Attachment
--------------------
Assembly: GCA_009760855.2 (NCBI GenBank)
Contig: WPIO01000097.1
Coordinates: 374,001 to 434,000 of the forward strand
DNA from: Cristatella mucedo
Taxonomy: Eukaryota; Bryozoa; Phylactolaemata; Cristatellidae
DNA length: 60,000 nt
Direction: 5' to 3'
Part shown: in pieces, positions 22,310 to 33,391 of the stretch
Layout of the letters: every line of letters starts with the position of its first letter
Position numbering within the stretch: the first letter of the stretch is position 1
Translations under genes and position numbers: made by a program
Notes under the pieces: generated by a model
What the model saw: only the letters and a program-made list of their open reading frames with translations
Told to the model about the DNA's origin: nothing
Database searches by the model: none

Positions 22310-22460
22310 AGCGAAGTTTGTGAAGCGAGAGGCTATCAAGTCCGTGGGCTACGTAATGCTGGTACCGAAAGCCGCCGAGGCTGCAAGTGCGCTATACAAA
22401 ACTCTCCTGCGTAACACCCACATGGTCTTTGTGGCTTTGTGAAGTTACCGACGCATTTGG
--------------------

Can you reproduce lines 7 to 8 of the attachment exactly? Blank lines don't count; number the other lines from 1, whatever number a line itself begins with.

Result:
Direction: 5' to 3'
Part shown: in pieces, positions 22,310 to 33,391 of the stretch